THE MUSEUM

The museum doesn’t open until 10:15 am. When I returned, there were buses unloading uniformed school children. They looked to be 7 or 8. The girls were all lined up single file in one line and the boys in another, just as God intended. I noticed two little boys holding hands who were standing between the two lines and a few boys lined up with the girls, but were directed to the other line. There should be a law against that sort of gender confusion. I received quite a few stares, as usual. They likely thought I was Gulliver. They all said hello and smiled. As I mentioned earlier, Indians have this thing about familiarity with westerners as elevating status. If they only knew how vile some of us truly are! [Note:  Remember the book “The Ugly American?” which came out many years ago and described how Americans behave, particularly overseas.]

I paid the 500 INR to enter the museum (Indians pay much less, but it is their country). There is a charge of another 100 INR to take photos. I had no extra batteries with me and they expired soon after I got there. I spent more time in the areas that I sped through the last time I was there. I took a break around noon and went to the outdoor garden café where I had a cup of coffee instead of tea because they only had Chai. I also bought a small box of crackers (cookies) which I shared with the house crows. I got one to come really close to get his crumb.

The unusual thing that I noticed is that the Indians who were also using the area didn’t dispose of their refuse. I see people throw things on the ground all the time here. There are no refuse receptacles on the street. I see men with stiff brooms sweeping debris into piles along the street each morning. Other men with pushcarts come and gather the piles into bins and haul it away. It seems that no one does anything for herself lest she deprive a man of the opportunity to work. If people picked up after themselves there would be no need for so many menial jobs. I have a comp breakfast at the Godwin Hotel each morning. It is a buffet, but there must be six men working the room for tips.

I encountered the usual hustlers this morning. One wanted to take me on a tour of the city, including the slums. I told him that I had no interest in doing that and I could get to Elephanta Island and the Museum of Modern Art on my own. A Krishna “holy man” placed the usual flower in my hand and wrapped a few pieces of colored yarn around my wrist.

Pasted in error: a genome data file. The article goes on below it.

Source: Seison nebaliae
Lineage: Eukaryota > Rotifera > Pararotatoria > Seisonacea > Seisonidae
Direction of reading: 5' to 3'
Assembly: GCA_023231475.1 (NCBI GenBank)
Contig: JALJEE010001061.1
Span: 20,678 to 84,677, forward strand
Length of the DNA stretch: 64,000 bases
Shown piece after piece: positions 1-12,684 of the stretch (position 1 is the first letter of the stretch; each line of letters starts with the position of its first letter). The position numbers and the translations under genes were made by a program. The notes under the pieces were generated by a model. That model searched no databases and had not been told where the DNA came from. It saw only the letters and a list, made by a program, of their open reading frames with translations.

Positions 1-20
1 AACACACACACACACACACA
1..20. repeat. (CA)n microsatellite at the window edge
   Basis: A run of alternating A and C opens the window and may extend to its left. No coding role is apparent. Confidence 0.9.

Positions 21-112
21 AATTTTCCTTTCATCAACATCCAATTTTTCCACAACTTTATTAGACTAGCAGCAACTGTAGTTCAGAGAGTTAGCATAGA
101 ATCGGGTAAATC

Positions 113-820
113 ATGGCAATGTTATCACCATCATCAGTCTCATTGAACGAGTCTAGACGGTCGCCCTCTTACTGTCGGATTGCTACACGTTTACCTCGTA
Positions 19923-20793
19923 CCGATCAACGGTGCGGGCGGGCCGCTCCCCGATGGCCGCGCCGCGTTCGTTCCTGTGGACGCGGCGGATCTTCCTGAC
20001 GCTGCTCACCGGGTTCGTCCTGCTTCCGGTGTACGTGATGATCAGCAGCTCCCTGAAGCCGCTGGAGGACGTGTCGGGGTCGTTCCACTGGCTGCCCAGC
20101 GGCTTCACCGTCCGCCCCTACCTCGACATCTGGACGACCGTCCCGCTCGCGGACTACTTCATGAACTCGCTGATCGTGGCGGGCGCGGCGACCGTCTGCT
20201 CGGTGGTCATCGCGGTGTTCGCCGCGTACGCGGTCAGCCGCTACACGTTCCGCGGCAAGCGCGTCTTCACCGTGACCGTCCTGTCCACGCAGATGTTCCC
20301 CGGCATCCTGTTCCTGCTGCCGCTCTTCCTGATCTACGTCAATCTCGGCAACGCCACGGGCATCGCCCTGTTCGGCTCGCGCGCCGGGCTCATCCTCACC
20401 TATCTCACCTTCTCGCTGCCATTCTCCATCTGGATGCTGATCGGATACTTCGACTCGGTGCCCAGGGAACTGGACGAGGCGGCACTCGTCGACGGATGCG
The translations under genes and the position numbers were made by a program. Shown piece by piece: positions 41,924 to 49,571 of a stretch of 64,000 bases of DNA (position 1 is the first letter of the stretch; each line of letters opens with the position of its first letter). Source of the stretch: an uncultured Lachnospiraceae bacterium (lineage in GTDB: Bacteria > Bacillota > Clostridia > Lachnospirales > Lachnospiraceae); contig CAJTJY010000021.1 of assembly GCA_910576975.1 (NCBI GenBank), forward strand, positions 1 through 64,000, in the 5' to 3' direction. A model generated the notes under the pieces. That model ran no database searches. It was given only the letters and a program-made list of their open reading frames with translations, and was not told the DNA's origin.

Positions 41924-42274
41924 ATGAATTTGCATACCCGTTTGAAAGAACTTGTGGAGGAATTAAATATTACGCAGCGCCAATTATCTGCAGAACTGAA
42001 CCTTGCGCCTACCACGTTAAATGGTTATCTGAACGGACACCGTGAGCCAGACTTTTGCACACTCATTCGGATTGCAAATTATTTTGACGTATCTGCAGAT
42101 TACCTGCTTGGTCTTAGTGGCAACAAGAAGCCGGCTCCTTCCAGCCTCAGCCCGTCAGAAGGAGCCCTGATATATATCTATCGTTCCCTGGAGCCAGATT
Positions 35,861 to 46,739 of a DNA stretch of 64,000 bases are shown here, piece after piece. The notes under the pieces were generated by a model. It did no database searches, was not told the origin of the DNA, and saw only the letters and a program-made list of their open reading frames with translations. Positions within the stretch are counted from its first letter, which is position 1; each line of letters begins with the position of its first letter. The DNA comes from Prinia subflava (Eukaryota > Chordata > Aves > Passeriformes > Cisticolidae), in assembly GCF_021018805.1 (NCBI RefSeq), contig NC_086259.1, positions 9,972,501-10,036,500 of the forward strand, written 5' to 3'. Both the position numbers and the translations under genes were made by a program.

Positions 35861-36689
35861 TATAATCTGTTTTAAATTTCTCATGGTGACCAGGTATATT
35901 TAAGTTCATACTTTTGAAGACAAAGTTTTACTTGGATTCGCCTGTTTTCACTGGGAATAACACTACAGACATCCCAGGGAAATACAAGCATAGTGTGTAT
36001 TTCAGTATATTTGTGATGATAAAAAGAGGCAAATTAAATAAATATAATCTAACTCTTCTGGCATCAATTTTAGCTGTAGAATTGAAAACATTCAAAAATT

KARISHNA HOLY MAN

I thanked him very politely and walked away. One wanted to show me his shop so that he could make me a tailor made suit out of French material. Do they still make textiles in France?

I had chicken masala and white rice with ginger tea in a small café close to the hotel, the kind that isn’t marked on Google maps. It is closed a night by pulling down a heavy metal garage door. It was very clean and furnished with well-worn 1940s vintage leather booths. My best guess is that it is owned by the Arab, possibly North African, French-speaking man who was in front behind the counter. I saw him counting a lot more money than a place like that should earn so he must have a sideline. The steady stream of men dropping off money was also a clue. All of the male patrons wore topis and beards. The women wore burqas, so I’m guessing that they were all Muslim. The food was nicely spiced and flavorful and it was more than I could eat. Best of all, there was no air conditioning so I didn’t freeze. And, the food was very reasonably priced, about $3. It is a place to try again.

It is a very pleasant evening in Mumbai. The temperature is perfect and there is a gentle breeze blowing from the north across Colaba. I sat on the terrace for awhile when I returned to my hotel at 8:00 pm. A man named Ram came by with business cards. He does therapeutic acupressure massage. I made an appointment for 6:00 tomorrow night. He only charges 35 INR (about $5.25) for half an hour. If he is good, I’ll give him 500 INR. He works in a hospital during the day. 

[This is second in the series by Ms Gina Stanley, written while she was on a recent trip to Mumbai, India.  We appreciate so much the exclusive right to publish her exotic adventure.  Gina lives in Huntington, West Virginia, where she practices law.]